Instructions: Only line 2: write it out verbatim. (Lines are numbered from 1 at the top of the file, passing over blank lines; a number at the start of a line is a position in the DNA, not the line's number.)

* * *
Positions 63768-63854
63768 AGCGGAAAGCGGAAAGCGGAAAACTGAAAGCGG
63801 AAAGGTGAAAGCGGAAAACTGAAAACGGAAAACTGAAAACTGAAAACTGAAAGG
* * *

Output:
63768 AGCGGAAAGCGGAAAGCGGAAAACTGAAAGCGG